Four to one.
That was the vote by the members of the Whitfield County Board of Education during a called meeting on Friday to raise the property tax rate to 18.756 mills instead of a planned 19.756. The four-mill increase is expected to collect $28 million instead of $30 million for the $97 million budget adopted in June.
Board member Rodney Lock voted against the increase, saying it was “still too big of an impact,” while Superintendent Danny Hayes said he wished an increase in the property tax had happened sooner.
“If I knew what I know now, I would’ve pushed for an earlier, gradual millage rate increase,” said Hayes. “We tried to hold off four years ago because things were bad and we thought they would get better. It didn’t and now we have this. I’m sorry, we’re backed into a corner.”
Asked after the meeting why he voted against the four-mill increase, Lock said, “Everybody’s struggling and I didn’t want to go up that much. We’ve all been back and forth the past couple of weeks. It’s nothing against those guys, it was a tight budget with what I was wanting to do, but I kind of felt it would work.”
Lock said he wanted to do a two-mill increase, but “we couldn’t make it work at that. I told them I would go three and I stuck to what I thought was right. ... It would have been real tight with what I wanted to do, we wouldn’t have had any reserves.”
He said the increase is not something the school board members took lightly.
“We were all worried, it’s been probably one of the hardest things I’ve ever had to do,” he said. “We had a budget that would work for five years and then the state started cutting us and we didn’t have a choice.”
Board member Thomas Barton motioned for the vote and it was seconded by Chairman Louis Fordham.
Chief Financial Officer Ron Hale said he couldn’t advise anything lower than a four-mill increase because that tax rate will only be sufficient if economic conditions stay the same.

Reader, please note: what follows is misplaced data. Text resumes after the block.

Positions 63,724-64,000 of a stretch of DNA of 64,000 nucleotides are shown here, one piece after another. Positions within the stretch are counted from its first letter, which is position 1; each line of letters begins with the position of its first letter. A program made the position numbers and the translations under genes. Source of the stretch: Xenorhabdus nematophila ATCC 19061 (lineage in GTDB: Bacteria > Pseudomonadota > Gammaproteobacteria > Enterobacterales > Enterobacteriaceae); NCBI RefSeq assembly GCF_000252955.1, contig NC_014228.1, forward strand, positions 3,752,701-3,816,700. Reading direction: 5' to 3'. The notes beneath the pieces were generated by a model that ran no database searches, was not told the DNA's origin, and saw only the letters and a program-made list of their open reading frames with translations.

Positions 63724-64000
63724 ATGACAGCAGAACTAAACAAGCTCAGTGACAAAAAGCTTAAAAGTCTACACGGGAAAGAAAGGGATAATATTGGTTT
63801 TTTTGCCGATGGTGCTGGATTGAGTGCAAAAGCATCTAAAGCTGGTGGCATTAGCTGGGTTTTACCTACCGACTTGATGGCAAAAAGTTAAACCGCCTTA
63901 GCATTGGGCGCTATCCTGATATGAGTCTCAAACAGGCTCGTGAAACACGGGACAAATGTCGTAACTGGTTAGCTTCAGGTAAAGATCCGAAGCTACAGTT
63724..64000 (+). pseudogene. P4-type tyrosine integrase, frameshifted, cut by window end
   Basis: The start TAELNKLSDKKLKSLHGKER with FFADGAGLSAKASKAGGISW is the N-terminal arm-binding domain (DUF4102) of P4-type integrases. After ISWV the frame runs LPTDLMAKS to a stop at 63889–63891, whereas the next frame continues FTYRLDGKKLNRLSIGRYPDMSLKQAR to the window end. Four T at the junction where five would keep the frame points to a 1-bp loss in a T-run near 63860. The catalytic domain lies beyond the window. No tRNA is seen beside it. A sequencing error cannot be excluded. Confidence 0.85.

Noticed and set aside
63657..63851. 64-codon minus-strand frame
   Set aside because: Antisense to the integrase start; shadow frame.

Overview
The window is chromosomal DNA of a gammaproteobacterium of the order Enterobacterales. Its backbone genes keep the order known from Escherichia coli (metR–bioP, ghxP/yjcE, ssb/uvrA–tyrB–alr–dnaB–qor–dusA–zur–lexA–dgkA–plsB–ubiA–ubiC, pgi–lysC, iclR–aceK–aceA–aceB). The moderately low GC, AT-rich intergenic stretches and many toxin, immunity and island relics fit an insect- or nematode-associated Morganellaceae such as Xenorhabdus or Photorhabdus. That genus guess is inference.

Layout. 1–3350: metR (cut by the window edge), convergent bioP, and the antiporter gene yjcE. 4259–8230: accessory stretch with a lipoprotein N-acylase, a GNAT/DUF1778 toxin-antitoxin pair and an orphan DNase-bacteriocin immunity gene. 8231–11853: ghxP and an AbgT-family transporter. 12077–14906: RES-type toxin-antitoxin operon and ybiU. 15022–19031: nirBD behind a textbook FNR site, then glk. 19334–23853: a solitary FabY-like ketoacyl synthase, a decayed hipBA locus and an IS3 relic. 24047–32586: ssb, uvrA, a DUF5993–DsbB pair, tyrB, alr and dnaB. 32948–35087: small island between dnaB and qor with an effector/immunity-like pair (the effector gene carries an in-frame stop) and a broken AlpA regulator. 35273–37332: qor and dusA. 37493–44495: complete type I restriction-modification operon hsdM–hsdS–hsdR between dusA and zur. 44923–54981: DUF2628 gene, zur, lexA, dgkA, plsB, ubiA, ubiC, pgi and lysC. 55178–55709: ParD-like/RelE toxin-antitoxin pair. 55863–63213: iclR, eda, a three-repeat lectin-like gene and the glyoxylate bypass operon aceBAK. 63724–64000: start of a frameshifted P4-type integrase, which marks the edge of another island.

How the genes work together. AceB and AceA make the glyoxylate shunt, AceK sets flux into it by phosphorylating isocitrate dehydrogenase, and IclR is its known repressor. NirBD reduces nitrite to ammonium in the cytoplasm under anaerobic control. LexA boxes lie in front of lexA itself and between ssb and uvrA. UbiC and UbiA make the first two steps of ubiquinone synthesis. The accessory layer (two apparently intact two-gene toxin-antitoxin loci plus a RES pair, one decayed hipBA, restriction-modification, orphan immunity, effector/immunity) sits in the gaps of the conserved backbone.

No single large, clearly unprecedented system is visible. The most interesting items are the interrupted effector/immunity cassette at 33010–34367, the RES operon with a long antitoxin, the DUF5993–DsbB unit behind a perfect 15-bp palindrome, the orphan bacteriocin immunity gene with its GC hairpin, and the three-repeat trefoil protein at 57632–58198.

“We have things we know about and we can plan for them,” said Hale. “But we don’t have any reserves for the unknown. We’re buying time at this point. The millage rate of four (increase) will keep us in the black till 2014. None of this will carry us into 2015. By then, we will be $6 million under water even if we went with five mills today.”
Fordham said it’s a move the school board has to make.
“I’ve seen this school system squeeze blood from a turnip,” he said. “We’re not buying a Cadillac, as one speaker said (at a Thursday public hearing, one of the three held on the possibility of a tax increase), we’re already in economy mode. We’re 169 out of 180 in the state (in spending by school systems). If nothing changes, we’ll have to think about making cuts.”
More cuts, said Hale.
“We’ve already cut,” he said. “From our perspective, we’ve cut staffing and money almost 50 percent. There’s not a whole lot of fat left to cut. With 85 percent of our general fund going to salaries, the only meaningful cuts left are going to be people.”
If the school system is going to recover, citizens need to talk to their state legislators, board members said.
“We’re going to have to go after Atlanta,” said Fordham. “We can’t just wait and see what happens. We need the people to do this. Educators already are and it’s not making a significant difference.”
Hale agreed and said state officials should be questioned about the decisions they’re making.
“It is listed in the Georgia Constitution that education is a primary responsibility (of state government),” said Hale. “I don’t think the people believe that right now.”
The new rate will be on Dec. 20 tax bills.
Four to one.
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